You are here: Home PLAN Calendar Faculty and Graduate Student Learning Community: Mentoring (Session Two)

Faculty and Graduate Student Learning Community: Mentoring (Session Two)

Houchens 105

When Nov 02, 2012
from 12:00 pm to 01:30 pm
Where Houchens 105
Contact Name
Add event to calendar vCal
Following up on the enthusiasm of attendees at the Spring 2012 Mentoring Kick-Off event, and building on the ideas generated there, SIGS has denoted 2012-13 as the Year of the Mentor and is sponsoring a series of mentoring learning communities and workshops to continue this conversation, including this faculty-graduate student learning community. 
Many studies about mentorship recognize the value of considering the lived experience of graduate students and faculty and putting these groups in conversation about mentoring perceptions, expectations and aspirations. This series of conversations will center around developing a shared notion of mentorship and intellectual community that is responsive to the changing needs of graduate students and universities in the 21st century. 
Each session in this series will build on a shared reading that the group will have read in advance of the session. Faculty and students will use the reading to reflect on the graduate experience in their own departments and disciplines, and reflections will be shared and developed as the learning community develops.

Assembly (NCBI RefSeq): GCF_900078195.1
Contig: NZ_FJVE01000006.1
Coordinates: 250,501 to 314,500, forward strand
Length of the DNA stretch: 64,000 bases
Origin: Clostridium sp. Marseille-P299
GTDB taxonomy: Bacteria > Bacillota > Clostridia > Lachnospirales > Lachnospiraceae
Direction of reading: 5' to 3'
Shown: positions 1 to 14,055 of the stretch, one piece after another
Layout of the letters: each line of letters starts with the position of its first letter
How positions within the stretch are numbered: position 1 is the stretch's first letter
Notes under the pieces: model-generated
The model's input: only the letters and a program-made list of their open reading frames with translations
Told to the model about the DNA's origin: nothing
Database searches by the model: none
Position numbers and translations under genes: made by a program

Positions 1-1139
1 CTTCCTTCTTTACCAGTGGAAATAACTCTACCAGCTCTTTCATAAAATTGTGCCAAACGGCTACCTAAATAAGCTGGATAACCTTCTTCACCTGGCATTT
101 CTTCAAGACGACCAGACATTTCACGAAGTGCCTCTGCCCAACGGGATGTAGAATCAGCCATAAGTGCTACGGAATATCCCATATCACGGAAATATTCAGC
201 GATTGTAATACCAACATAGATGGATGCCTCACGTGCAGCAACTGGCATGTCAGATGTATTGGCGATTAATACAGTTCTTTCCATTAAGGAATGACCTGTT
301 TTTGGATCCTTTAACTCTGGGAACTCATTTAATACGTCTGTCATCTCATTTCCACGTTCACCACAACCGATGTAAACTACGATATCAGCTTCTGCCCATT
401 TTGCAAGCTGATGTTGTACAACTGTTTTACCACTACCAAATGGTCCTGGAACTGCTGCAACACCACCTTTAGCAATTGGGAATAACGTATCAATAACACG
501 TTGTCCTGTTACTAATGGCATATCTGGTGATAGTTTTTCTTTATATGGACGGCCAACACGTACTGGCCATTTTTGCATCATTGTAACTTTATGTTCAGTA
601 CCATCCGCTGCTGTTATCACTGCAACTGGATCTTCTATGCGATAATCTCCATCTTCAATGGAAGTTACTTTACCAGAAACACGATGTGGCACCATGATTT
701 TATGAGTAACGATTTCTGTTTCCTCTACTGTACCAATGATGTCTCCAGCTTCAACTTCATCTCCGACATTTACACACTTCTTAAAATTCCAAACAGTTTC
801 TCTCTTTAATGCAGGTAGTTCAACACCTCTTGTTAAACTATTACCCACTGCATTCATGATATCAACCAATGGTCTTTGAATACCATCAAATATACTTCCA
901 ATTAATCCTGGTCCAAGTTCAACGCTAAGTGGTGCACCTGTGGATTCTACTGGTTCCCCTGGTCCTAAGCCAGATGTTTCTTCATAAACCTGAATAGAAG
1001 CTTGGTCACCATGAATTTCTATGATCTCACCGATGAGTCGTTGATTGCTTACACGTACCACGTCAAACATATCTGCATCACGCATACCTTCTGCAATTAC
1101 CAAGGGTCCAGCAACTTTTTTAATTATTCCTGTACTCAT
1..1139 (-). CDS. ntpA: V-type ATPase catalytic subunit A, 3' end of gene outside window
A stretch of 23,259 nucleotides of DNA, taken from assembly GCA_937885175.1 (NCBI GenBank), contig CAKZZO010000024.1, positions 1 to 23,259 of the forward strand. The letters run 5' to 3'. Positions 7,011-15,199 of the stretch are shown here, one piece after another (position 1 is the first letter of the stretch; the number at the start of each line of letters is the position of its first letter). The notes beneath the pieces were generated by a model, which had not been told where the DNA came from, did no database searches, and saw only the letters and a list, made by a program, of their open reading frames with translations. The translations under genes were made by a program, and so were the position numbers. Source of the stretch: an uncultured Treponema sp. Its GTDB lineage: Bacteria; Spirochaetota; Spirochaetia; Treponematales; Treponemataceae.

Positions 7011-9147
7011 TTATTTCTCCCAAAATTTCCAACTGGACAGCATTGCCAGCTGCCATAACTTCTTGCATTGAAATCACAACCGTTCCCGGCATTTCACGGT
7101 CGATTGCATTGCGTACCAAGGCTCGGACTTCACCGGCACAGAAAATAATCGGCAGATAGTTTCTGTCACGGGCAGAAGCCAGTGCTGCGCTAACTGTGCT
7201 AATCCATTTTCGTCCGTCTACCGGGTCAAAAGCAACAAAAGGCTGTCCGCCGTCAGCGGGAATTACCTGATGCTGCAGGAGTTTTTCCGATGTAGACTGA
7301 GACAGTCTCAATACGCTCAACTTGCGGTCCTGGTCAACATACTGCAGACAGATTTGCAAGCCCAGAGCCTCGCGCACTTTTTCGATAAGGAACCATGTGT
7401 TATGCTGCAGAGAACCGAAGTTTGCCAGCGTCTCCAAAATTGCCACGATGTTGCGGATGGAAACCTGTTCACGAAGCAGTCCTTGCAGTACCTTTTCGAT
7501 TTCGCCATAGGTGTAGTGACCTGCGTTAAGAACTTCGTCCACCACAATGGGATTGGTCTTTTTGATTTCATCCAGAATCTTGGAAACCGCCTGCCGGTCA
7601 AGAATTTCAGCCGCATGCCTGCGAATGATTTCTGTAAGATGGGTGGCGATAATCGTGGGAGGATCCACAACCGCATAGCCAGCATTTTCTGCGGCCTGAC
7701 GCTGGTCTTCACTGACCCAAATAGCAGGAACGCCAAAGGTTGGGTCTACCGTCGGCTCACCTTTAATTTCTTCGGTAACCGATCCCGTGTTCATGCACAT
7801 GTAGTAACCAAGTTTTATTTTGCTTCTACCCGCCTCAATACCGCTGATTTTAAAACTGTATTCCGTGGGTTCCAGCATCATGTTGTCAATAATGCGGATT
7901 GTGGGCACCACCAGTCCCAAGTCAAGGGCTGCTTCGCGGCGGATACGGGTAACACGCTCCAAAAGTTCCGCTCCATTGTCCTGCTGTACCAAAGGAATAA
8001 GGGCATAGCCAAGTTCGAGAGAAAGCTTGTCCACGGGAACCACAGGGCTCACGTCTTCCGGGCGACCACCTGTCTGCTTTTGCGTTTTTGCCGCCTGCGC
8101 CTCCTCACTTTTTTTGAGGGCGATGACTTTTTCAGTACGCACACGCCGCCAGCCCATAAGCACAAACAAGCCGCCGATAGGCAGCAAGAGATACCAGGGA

For this second session, the group will read "Advocating Apprenticeship and Intellectual Community: Lessons from the Carnegie Initiative on the Doctorate" by Golde et al. in Doctoral Education and the Faculty of the Future (2009). This session will challenge existing conceptions of mentoring and expand thinking about apprenticeship, multiple mentoring, and intellectual community. This reading is for the same authors as The Formation of Scholars, which many of the Directors of Graduate Studies will be reading, and covers the major contributions of that book in brief; as such, it will provide a useful point of intersection between this and the DGS learning communities. Fundamental and powerful concepts from this reading include apprenticeship with rather than apprenticeship to and the notion of intellectual community for developing stewards of the discipline.
This session is part of an ongoing discussion between faculty and graduate students, but participants unable to attend the first session are still welcome and encouraged to join the conversation at this point. If you would like to participate in this session, please download the reading here and RSVP using the form here so we can be sure to have lunch available for you.

More information about this event…

Personal tools